But I remind myself that I’m being paid to stay at this resort, with a room that has a balcony overlooking the large atrium, with its live trees and lovely landscaping. I’m on the clock as I listen to live music, tapping my foot to country tunes and upbeat cover songs that get people up out of their seats at wedding receptions. I’m earning a paycheck as I mingle with conference attendees, having cheese plates and glasses of wine thrust in my direction. There’s not much to complain about, other than feet that constantly ache, and blisters caused by running from one side of the complex and back 20x before dinner. Dinner isn’t the end of the workday – my team is photographing the banquet, featured speakers, and live music that follows.
When it’s time to clock out, for the day, I might as well explore the resort, and what it has to offer. The resort is rather good at what they do, making you feel like you have choices in which restaurant to eat at, providing multiple bars, roaming entertainers, and something for guests of any age.
Down the rabbit hole: Alice, Through the Looking Glass
The Gaylord Texan has been transformed into a complex exhibit: there are live paintings, a scavenger hunt, a nightly laser light show set to music, elaborate sand artists, and balloon sculptures for the kids. The theme includes a large-scale checker board, with red and black pieces the size of large pizzas – the chess featured in Alice’s story might have been a bit too involved for casual vacationers. There’s art all around, which I enjoy exploring.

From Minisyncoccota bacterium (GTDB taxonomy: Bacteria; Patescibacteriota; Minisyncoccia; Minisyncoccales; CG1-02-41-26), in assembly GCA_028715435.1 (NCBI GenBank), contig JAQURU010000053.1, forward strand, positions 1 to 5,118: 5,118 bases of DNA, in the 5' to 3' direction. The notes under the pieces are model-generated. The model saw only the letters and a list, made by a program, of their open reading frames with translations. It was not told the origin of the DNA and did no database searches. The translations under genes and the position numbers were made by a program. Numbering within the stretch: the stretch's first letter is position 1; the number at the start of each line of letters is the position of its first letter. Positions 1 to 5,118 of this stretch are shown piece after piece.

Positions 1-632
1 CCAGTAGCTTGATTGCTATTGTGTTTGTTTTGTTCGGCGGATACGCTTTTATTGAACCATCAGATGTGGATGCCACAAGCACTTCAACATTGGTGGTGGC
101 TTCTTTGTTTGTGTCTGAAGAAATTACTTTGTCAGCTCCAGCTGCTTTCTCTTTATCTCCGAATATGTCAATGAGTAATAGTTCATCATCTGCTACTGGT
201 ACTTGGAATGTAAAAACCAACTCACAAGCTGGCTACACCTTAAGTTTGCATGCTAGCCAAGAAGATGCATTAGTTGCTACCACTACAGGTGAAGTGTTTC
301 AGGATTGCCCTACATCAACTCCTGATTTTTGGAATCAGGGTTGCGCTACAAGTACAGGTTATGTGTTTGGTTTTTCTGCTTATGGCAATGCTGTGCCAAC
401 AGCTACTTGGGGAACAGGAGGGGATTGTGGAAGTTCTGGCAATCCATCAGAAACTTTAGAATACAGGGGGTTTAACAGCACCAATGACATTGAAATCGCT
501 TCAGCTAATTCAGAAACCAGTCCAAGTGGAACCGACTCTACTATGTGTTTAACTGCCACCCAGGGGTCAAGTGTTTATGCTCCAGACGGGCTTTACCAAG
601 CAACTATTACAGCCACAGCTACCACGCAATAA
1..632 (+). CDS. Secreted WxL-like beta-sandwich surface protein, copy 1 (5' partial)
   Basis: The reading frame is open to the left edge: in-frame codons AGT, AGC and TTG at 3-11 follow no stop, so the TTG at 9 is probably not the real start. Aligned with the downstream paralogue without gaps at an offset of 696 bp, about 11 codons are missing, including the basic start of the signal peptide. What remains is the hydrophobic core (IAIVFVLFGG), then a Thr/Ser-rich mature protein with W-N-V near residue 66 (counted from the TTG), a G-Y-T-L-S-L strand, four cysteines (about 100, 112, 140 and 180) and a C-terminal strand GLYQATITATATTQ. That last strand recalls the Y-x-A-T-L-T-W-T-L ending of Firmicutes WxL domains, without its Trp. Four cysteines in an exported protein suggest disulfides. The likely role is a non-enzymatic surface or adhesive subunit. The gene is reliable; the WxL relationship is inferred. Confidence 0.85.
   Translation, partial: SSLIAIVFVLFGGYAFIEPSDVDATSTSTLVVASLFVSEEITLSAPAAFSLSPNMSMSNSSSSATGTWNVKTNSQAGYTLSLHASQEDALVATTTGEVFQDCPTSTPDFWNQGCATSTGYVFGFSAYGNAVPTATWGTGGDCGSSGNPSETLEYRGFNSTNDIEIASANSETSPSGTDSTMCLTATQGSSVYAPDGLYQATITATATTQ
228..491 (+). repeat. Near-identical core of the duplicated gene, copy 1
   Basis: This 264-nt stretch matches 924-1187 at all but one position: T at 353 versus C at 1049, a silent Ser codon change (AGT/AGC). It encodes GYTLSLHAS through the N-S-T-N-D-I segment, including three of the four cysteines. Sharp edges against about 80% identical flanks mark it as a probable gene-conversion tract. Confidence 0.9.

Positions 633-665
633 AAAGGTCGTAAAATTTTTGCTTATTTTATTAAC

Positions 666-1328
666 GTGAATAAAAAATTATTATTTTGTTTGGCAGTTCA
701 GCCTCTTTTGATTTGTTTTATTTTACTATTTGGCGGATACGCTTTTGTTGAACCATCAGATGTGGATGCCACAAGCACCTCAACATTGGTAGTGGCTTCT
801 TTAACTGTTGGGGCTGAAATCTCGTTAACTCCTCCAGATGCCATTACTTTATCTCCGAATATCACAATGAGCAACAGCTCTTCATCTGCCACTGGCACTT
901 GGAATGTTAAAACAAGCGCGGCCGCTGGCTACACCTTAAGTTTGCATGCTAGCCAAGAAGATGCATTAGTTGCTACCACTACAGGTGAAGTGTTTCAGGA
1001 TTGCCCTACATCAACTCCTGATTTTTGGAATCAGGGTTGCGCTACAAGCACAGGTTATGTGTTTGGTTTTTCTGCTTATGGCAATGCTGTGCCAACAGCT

The resort is on to something – there’s fantasy and mystery in Alice’s bizarre adventures, and a lot of media coverage this year, with the latest movie coming out. It stars Jonny Depp, with the film molded by the twisted mind of Tim Burton, and distributed by Disney, who is known for appealing to adult audiences while entertaining their youngest viewers. The film is sure to be a success, but I wonder if we need another Alice in Wonderland film. The crowd at the resort seems to be on board with the classic theme.
I’d consider getting a pedicure or a massage at the resort’s spa, but the $50 price tag for the basic “On the Go” pedicure (plus tip), and the $200 they are asking for the hot stone massage, is just a bit outside of my budget for today. My toes and aching muscles can wait for a more reasonably priced treatment back home. Perhaps I’ll just go back to Thailand, where I had some type of massage daily for about $20 USD or less.
Between the cowboy wrangling cattle above the bar, the carpet that looks like someone spewed tacky western hats and boots, and the country music overhead, you definitely feel like you’re in Texas. The local Texans who are working with me for the week chuckle at the stereotypes that are so abundant. Not everyone in Texas is into such things, they insist!
On this trip I wouldn’t know what’s typically “Texan”, since the shuttle that took me from the airport to the hotel is the same one that will make the return trip. There’s no question that I’ll need to make a return visit, to really experience Texas. A recent trip to Corpus Cristi, with its waterside dining and glowing sunsets, doesn’t seem representative either.
An earlier Texas memory includes being pulled over on my way through the Northern tip of the state, while following historic Route 66 all the way from Chicago to California. On that trip the police were kind enough to let me off the hook, with a warning, when I was pulled over in both directions. I’d worry that I’m on someone’s list of drivers to look out for. . . but I think they have bigger reasons to be “on the lookout”. I’ll keep that in mind when I return next time.
Join me on my next adventure,